Ionicframework has been my all time favorite for hybrid mobile app development, I have been using it since its pre 1.0 beta days and the amount of maturity and growth it has undergone is absolutely stunning. With Ionic 3 release the framework provides lazy loading of different pages inherently. In this blog post, let’s see how we can leverage the lazy loading for the hybrid mobile apps.

What is lazy loading ?

In short  – load the components as and when they are required instead of loading them without even needing them. With Angular (2 & 4) creating more modular, highly scalable applications have become a lot easier. You can create different modules for different aspects or functionalities of the application and load them on the fly as and when user navigates to that portion of your app. That means for the portions which were never accessed by the user, the component doesn’t get loaded at all. This is really a great stuff, which angular provides out of the box. Though Ionic is built on top of Angular, the key difference between the two is the way Navigation is implemented. Since angular is primarily focused on the web, it uses URL based routing and since Ionic is primarily focused on the mobile, it follows the mobile app’s native way of navigation i.e, using Navigation stack – pushing and popping pages thus maintaining the navigation history out of the box.

Let’s understand how navigation works in Ionic with a basic demo app scaffolded using Ionic CLI. In case you have not installed ionic in your machine, you can do so by running npm install -g ionic The version of CLI I have used for this demo is v3.1.2

Step 1 : Create a blank ionic app

Creating a new app with Ionic is super easy. Open Command prompt or Terminal and type the following command, It should take about a minute or two and get you a new Ionic app based on blank template

ionic start ionic-multi-module-demo blank

Just to make sure the app is running fine, run the below command

ionic serve

Step 2 : Add buttons to trigger navigation

Locate the home.html page found under pages/home/ folder and modify the contents within ion-content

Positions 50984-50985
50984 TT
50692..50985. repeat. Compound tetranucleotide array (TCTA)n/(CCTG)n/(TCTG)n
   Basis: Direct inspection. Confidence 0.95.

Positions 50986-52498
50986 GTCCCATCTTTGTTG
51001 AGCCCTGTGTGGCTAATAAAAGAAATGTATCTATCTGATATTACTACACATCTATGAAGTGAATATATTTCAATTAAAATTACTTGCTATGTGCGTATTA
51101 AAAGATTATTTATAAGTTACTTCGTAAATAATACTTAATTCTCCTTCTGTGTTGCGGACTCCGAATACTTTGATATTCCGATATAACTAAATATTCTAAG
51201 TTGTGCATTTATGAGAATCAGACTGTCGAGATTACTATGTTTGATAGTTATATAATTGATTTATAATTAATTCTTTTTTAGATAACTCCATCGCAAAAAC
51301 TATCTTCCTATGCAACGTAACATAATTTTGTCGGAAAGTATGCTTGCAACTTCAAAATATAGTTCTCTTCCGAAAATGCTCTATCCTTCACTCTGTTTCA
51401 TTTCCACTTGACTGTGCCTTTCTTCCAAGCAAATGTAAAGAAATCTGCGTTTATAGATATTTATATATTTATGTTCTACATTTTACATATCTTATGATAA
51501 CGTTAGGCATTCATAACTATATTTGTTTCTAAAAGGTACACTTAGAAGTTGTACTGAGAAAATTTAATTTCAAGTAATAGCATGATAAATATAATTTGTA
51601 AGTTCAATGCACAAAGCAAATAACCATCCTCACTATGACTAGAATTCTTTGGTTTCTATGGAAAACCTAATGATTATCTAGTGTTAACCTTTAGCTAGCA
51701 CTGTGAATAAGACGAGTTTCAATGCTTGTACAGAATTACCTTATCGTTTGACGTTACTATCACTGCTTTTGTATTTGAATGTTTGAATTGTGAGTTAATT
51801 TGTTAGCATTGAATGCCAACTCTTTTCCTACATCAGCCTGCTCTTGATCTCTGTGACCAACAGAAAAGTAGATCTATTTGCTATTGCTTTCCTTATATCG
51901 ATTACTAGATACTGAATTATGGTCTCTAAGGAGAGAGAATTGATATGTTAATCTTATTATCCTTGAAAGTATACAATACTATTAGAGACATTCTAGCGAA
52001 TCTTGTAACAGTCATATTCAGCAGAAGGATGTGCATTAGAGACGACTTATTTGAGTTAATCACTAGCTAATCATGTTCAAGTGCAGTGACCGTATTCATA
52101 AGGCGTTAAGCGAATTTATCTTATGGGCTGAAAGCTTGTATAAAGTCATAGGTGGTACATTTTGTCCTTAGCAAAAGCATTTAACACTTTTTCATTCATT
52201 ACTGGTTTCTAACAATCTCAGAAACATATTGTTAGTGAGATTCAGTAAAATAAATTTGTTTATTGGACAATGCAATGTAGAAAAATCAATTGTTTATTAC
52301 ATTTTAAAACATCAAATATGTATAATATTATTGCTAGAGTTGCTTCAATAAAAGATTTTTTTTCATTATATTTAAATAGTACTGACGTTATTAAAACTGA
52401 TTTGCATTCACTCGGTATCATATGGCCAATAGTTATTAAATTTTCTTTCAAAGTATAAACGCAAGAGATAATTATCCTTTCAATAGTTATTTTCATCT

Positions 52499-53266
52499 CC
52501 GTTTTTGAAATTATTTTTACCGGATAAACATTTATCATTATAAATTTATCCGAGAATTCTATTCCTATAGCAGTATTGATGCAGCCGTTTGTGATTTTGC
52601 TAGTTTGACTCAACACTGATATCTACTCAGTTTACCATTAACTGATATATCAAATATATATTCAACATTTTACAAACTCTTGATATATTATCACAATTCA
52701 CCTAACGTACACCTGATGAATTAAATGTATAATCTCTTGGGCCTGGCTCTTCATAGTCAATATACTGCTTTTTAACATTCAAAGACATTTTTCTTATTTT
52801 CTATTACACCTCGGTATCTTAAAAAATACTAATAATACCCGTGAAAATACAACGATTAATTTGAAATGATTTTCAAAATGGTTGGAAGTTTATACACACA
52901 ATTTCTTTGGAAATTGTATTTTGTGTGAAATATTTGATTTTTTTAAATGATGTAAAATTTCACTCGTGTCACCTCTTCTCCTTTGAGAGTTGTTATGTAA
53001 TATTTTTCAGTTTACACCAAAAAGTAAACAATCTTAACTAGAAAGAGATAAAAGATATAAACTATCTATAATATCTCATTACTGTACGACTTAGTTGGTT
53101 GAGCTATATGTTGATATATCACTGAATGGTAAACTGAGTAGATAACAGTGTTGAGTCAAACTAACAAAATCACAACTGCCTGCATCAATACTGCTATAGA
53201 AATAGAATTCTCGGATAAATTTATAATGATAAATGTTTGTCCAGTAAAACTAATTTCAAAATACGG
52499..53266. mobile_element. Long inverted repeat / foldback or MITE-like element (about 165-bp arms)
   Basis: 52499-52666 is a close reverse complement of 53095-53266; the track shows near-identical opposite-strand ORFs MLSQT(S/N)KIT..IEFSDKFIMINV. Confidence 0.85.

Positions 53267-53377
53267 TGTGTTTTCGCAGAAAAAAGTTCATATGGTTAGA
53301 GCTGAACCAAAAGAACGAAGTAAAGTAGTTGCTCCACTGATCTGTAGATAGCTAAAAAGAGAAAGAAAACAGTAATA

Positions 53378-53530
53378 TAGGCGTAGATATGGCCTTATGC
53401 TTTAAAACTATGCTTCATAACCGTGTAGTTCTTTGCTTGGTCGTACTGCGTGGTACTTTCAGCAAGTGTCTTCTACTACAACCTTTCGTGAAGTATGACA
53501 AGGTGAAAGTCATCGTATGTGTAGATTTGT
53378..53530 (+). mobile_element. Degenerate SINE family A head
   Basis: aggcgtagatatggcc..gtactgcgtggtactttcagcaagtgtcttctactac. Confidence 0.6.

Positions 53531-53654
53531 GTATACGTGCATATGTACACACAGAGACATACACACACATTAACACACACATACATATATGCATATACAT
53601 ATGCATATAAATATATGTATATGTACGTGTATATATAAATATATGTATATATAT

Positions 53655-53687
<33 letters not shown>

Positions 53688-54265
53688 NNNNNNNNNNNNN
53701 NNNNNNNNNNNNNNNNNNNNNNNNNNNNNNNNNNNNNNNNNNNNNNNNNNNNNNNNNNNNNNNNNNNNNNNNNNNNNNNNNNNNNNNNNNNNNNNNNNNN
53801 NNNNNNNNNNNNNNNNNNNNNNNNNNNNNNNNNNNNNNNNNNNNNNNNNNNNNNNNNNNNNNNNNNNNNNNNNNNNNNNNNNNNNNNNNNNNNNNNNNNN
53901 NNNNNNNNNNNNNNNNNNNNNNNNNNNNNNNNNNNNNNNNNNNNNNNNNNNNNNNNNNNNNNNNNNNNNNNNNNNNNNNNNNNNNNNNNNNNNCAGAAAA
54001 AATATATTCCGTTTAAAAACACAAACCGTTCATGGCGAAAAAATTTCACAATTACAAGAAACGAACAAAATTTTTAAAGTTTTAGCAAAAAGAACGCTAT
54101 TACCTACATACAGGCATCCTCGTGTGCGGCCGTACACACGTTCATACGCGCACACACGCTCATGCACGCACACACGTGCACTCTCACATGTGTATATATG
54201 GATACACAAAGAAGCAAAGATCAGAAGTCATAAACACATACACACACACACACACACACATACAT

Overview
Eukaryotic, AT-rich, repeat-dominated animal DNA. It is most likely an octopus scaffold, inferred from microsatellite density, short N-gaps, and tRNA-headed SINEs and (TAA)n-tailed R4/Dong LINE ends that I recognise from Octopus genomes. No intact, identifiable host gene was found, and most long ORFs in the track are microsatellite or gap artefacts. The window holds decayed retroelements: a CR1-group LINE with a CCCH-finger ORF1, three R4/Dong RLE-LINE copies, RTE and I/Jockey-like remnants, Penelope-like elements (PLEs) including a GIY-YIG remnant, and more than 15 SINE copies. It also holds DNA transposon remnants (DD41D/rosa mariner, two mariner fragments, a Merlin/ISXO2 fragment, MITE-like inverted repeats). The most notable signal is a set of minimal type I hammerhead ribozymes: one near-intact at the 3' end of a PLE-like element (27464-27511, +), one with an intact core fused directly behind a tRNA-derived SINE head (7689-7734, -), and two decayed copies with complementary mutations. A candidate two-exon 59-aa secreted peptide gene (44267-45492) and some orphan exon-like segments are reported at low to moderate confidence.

<button (click)="navigateToAnotherModule()"ion-button color="primary">Load from Diff Module</button>
<button (click)="navigateToSameModule()"ion-button color="danger">Load from Same Module</button>;

Step 3 : Add navigation methods in home.ts file

In the previous step, we have wired up two different methods for click event of button, let’s provide a dummy implementation of both of them now (will change these methods once we add actual pages to navigate to)

navigateToAnotherModule() {
console.log('Navigating to another module');
navigateToSameModule() {
console.log('navigating within same module');

Step 4 : Add a new page to navigate

Adding a new page in an Ionic app is again super easy with the help of Ionic CLI. Run the below command to add a new demo-page 

ionic generate page demo-page

This should have created a new folder named demo-page under pages directory. The screenshot below shows the files which were generated as a result of the above command.

Screen Shot 2017-06-01 at 9.29.13 PM

As you can see the HTML, SCSS, component files are scaffolded for us by Ionic CLI. There is also another new file called demo.module.ts which is nothing but a new Ionic page module. Ionic uses the concept of page modules to lazy load modules and the pages present within them. Let’s take a look at the code of the demo.module.ts file.

import { NgModule } from '@angular/core';
import { IonicPageModule } from 'ionic-angular';
import { DemoPage } from './demo';
declarations: [
imports: [
exports: [
export class DemoPageModule {}

IonicPageModule.forChild(DemoPage) indicates Ionic that whenever someone tries to navigate to the demo page, this module needs to be lazy loaded. The wiring up doesn’t end here, the component (or the page in discussion) should also have supporting annotation. Let’s look at the component code from demo.ts file